In this section, we start by describing our assumed model for the subject system. After establishing our assumed model, we overview some necessary preliminary material and end the section by detailing the problem that we solve in Section III.

Ii-a Model Description

We consider a discrete-time Lipschitz nonlinear system


We assume to be an unknown twice differentiable function and to be process noise bounded by the set .

Ii-B Reachable Set and Set Representations

In the following definitions, we define the reachable sets and different set representations used in our approach.

Definition 1

(Reachable set) The reachable set after steps of system (1) from a set of initial states and a set of possible inputs is

Definition 2

(Zonotope [20, 16]) Given center and

generator vectors in a generator matrix

, a zonotope is defined as

We use the shorthand notation .

The linear map is defined and computed as follows [3]:


Given two zonotopes and , the Minkowski sum can be computed exactly as [3]:


The noise is random but bounded by the zonotope . The Cartesian product of two zonotopes and is defined and computed as


With a minor abuse of notation, we write to represent an interval as a zonotope. Zonotopes have been extended in [32] to represent polytopes by applying constraints on the factors multiplied with the generators.

Definition 3

(Constrained zonotope [32]) An -dimensional constrained zonotope is defined by

where is the center, is the generator matrix and and constrain the factors . In short, we write .

Definition 4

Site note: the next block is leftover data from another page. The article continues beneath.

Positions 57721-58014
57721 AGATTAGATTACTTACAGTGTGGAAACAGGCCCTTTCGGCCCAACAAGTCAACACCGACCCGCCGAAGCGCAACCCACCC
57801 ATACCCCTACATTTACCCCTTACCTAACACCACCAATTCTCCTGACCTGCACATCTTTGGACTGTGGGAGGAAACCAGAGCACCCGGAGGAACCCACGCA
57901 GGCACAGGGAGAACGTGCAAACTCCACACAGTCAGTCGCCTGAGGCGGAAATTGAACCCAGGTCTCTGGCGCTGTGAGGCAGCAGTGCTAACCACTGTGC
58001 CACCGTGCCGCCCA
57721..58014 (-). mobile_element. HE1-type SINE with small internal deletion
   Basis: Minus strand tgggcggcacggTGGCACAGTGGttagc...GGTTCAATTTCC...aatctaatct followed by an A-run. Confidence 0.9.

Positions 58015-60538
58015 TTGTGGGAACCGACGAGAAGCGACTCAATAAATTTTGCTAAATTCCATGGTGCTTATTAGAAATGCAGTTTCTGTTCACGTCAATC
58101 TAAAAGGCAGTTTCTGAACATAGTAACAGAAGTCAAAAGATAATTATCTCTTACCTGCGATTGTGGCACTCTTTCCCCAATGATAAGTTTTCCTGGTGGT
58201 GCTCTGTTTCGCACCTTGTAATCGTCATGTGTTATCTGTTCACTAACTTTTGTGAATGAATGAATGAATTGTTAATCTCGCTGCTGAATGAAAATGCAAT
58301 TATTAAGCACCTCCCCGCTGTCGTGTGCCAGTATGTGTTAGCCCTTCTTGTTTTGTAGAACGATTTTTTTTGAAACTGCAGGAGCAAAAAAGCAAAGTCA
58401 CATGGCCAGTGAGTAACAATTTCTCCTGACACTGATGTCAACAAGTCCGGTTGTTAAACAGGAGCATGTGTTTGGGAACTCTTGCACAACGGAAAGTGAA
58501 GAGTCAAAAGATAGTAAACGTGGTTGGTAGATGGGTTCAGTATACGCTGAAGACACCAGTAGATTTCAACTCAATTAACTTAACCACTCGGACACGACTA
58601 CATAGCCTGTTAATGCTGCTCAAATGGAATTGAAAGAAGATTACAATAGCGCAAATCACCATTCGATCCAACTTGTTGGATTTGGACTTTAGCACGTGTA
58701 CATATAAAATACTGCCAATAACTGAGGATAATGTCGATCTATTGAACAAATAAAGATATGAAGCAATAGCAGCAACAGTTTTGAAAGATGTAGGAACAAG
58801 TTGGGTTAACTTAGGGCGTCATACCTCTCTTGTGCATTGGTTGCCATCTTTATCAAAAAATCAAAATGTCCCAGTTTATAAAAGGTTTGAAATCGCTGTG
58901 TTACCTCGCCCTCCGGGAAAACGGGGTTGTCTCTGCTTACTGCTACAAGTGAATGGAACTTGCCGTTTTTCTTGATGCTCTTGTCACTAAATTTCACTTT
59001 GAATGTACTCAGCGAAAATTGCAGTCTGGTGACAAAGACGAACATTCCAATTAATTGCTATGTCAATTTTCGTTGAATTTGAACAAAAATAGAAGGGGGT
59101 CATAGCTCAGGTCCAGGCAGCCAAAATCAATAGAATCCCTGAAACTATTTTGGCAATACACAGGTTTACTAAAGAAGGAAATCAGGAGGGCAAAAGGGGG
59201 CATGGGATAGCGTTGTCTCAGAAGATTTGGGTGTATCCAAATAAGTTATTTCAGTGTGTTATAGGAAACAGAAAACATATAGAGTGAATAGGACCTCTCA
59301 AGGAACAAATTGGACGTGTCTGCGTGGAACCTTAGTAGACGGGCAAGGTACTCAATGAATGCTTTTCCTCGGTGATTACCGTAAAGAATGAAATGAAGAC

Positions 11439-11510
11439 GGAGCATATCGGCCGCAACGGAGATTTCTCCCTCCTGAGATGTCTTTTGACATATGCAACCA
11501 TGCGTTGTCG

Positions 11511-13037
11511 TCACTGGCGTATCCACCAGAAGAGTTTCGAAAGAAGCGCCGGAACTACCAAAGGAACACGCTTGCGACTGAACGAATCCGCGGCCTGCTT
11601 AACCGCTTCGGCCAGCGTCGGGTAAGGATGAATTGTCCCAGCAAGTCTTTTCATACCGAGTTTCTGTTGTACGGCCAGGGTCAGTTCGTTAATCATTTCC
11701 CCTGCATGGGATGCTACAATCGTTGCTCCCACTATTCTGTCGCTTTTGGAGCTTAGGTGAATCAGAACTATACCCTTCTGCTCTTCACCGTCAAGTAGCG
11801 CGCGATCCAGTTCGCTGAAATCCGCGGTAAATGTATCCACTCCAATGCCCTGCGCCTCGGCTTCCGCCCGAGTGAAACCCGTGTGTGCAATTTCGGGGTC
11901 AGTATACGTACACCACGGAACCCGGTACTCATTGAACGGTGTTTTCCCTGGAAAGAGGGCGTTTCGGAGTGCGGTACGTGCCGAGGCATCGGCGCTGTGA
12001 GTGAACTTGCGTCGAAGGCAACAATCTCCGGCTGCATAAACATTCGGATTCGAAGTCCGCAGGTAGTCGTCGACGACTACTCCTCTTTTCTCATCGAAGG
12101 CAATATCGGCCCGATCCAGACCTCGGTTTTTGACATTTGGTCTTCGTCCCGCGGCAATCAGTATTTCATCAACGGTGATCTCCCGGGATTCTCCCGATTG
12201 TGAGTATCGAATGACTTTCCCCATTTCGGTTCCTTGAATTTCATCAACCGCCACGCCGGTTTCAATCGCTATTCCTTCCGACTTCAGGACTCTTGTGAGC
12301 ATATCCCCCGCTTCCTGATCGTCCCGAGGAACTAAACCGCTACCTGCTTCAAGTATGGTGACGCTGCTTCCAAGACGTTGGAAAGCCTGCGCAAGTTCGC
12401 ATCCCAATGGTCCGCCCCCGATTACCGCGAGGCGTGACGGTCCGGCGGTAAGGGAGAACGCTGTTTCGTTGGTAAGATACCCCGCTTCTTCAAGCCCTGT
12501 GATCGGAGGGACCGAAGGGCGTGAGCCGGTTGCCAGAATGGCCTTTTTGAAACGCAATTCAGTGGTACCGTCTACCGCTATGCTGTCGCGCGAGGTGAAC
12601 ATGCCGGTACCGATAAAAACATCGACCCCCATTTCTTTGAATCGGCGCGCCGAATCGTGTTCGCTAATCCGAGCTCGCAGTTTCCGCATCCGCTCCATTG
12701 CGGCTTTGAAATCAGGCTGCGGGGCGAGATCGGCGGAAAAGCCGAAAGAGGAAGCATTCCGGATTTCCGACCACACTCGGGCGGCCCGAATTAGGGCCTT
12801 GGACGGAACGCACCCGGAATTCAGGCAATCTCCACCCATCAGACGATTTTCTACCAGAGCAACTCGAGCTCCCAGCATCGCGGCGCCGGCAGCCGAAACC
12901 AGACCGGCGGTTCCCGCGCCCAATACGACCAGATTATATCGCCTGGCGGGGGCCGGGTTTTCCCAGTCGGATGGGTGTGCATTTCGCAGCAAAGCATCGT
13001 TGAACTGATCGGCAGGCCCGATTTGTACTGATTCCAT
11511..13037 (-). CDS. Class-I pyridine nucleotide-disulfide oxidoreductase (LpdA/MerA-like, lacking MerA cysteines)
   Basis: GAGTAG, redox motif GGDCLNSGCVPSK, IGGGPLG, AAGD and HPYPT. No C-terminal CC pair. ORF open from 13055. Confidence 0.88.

(Strip [22]) For given parameters and , the strip is the set of all possible state values satisfying

Definition 5

(Nonlinear strip) For given and the nonlinear strip is the set of all possible state values satisfying


We denote the Moore-Penrose pseudoinverse by and the Kronecker product by . We also the denote the vector of a matrix by .

Ii-C Signal temporal logic

STL is an expressive language that is able to model complex, time-varying side information. STL is based on predicates which are obtained by evaluation of a predicate function , where (True) if and (False) if for [26]. In this paper, we consider side information that can be modeled with the following STL fragment:


where are STL formulas. In addition, is the until operator with , and and are eventually and always operators, respectively. Let denote the satisfaction relation. A formula is satisfiable if such that . STL semantics are defined formally as follows:

Definition 6

(STL semantics [26]) The STL semantics for a signal are recursively given by:

We omit the time to simplify the notation and write .